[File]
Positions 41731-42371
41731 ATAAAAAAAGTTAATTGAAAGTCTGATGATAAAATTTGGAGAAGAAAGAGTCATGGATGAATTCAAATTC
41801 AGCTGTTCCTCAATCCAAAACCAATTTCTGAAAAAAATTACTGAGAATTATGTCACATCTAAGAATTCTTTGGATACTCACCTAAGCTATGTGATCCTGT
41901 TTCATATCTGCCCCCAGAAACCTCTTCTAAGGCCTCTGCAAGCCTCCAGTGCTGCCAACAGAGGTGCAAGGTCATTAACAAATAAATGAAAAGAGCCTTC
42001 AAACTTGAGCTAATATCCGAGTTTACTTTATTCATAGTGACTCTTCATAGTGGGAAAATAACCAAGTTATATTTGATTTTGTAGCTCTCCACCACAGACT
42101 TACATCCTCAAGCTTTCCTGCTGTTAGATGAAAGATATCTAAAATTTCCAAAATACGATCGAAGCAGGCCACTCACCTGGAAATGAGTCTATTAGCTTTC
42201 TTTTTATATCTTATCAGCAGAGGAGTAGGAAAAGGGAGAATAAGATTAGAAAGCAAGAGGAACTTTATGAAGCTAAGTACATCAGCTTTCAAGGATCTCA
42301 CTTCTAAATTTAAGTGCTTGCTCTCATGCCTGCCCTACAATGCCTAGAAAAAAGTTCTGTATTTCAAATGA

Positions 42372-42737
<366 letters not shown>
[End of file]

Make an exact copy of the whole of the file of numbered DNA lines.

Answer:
Positions 41731-42371
41731 ATAAAAAAAGTTAATTGAAAGTCTGATGATAAAATTTGGAGAAGAAAGAGTCATGGATGAATTCAAATTC
41801 AGCTGTTCCTCAATCCAAAACCAATTTCTGAAAAAAATTACTGAGAATTATGTCACATCTAAGAATTCTTTGGATACTCACCTAAGCTATGTGATCCTGT
41901 TTCATATCTGCCCCCAGAAACCTCTTCTAAGGCCTCTGCAAGCCTCCAGTGCTGCCAACAGAGGTGCAAGGTCATTAACAAATAAATGAAAAGAGCCTTC
42001 AAACTTGAGCTAATATCCGAGTTTACTTTATTCATAGTGACTCTTCATAGTGGGAAAATAACCAAGTTATATTTGATTTTGTAGCTCTCCACCACAGACT
42101 TACATCCTCAAGCTTTCCTGCTGTTAGATGAAAGATATCTAAAATTTCCAAAATACGATCGAAGCAGGCCACTCACCTGGAAATGAGTCTATTAGCTTTC
42201 TTTTTATATCTTATCAGCAGAGGAGTAGGAAAAGGGAGAATAAGATTAGAAAGCAAGAGGAACTTTATGAAGCTAAGTACATCAGCTTTCAAGGATCTCA
42301 CTTCTAAATTTAAGTGCTTGCTCTCATGCCTGCCCTACAATGCCTAGAAAAAAGTTCTGTATTTCAAATGA

Positions 42372-42737
<366 letters not shown>